It is currently Thu May 28, 2020 7:42 am



Post new topic Reply to topic
Author Message
ekstra   ara
 Post subject: Basic Arc questions
PostPosted: Tue Apr 24, 2012 6:11 am 

Joined: Wed Jun 08, 2011 7:08 am
Posts: 5
Hey all, New to the forum and have had quite an education thus far. A couple trivial questions I have encountered and just want clarification with.

Is the >50 volt value the beginning for the need to wear electrical gloves, or is it the task at hand that makes it necessary? Meaning, using a volt meter for 120v outlet testing vs 120v testing of exposed wires? I'm assuming the former has no glove need, but the latter does?

Can 120v produce an arc that can cause serious injury potential?

Thanks in advance,
Eric


Top
 Profile Send private message  
Reply with quote  
 Post subject:
PostPosted: Tue Apr 24, 2012 1:21 pm 

Joined: Mon Apr 23, 2012 3:05 pm
Posts: 1
Location: Canada
Yes


Top
 Profile Send private message  
Reply with quote  
 Post subject:
PostPosted: Wed Apr 25, 2012 6:09 pm 
Plasma Level
User avatar

Joined: Tue Oct 26, 2010 9:08 am
Posts: 2174
Location: North Carolina
Is the >50 volt value the beginning for the need to wear electrical gloves, or is it the task at hand that makes it necessary? Meaning, using a volt meter for 120v outlet testing vs 120v testing of exposed wires? I'm assuming the former has no glove need, but the latter does?[/quote]

The requirement is that you MUST use a work method to avoid a potential shock hazard. More people die from shock at 120 VAC than at any higher voltage. If you have a receptacle where inadvertent contact is not possible then you don't need to worry about shock protection.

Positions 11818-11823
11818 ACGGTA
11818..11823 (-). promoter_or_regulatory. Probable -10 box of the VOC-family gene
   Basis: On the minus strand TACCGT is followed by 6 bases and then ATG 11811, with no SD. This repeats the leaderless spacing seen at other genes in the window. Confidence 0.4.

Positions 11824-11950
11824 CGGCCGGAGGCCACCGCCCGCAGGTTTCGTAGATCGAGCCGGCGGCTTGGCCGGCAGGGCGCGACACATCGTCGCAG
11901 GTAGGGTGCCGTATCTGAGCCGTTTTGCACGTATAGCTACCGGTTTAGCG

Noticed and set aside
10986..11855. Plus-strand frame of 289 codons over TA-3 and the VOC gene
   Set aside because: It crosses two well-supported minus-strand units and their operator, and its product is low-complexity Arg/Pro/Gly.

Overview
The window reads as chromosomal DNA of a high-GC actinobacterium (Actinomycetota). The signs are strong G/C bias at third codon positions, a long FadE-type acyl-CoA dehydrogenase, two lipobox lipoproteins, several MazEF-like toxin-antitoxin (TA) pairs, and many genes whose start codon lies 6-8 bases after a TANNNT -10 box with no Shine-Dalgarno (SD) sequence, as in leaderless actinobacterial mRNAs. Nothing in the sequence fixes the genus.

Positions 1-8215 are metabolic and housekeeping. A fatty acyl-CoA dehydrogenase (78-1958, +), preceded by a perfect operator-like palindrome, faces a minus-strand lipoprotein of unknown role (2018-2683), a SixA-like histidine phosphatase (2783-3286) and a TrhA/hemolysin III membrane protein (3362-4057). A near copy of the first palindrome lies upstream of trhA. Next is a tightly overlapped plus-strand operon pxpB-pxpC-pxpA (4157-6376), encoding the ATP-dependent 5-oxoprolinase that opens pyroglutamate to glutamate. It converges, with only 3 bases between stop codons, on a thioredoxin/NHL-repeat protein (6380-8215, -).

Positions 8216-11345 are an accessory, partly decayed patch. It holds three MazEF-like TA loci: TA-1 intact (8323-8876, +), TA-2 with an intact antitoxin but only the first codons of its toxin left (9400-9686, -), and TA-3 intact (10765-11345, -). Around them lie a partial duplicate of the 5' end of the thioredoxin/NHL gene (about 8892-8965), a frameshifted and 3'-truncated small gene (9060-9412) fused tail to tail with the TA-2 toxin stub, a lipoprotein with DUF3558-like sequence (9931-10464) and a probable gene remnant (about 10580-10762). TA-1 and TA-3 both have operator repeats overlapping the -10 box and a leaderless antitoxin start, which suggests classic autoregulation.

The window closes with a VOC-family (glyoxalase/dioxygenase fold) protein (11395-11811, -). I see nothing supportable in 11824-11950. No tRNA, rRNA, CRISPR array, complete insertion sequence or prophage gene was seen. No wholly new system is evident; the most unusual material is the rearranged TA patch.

The story changes even by inserting meter probes into the receptacle because now even though the prohibited approach boundary is essentially direct contact, you've crossed the line with tools or parts of your body. You MUST follow one of the 4 acceptable work methods for dealing with shock:
1. De-energize it (electrical LOTO).
2. Bare hands, live line (hard to even do in this case).
3. Insulated tools.
4. Rubber glove method.

Nearly all meter probes on the market meet the requirement of insulated tool work method (insulated against phase-to-phase contact as well as protecting the worker from crossing the prohibited approach boundary).

Thus, BOTH situations you describe are identical. You can use either the meter by itself or use rubber gloves (to stick an eating utensil in the receptacle I guess), or both.

70E does NOT explicitly explain this at all. It is better explained in IEEE standards.

Quote:
Can 120v produce an arc that can cause serious injury potential?


Do not intermix shock and arc flash hazards. They are different. At 120 VAC, it is difficult to get an arc to be self sustaining. IEEE 1584 at least chooses to ignore it and most other folks do as well. Due to the fact that this section is under discussion for potential changes with the IEEE 1584 group, the NFPA Committee deleted the "exception" in the 70E-2012 version. Thus you should refer to the methodology you are using for determining whether an arc flash is a concern or not (hint, hint).


Top
 Profile Send private message  
Reply with quote  
 Post subject:
PostPosted: Thu Apr 26, 2012 7:31 am 

Joined: Wed Jun 08, 2011 7:08 am
Posts: 5
Thanks for the information, this helps out.


Top
 Profile Send private message  
Reply with quote  
Display posts from previous:  Sort by  
Post new topic Reply to topic  [ 4 posts ] 

All times are UTC - 7 hours


You cannot post new topics in this forum
You cannot reply to topics in this forum
You cannot edit your posts in this forum
You cannot delete your posts in this forum
You cannot post attachments in this forum

Jump to:  
© 2019 Arcflash Forum / Brainfiller, Inc. | P.O. Box 12024 | Scottsdale, AZ 85267 USA | 800-874-8883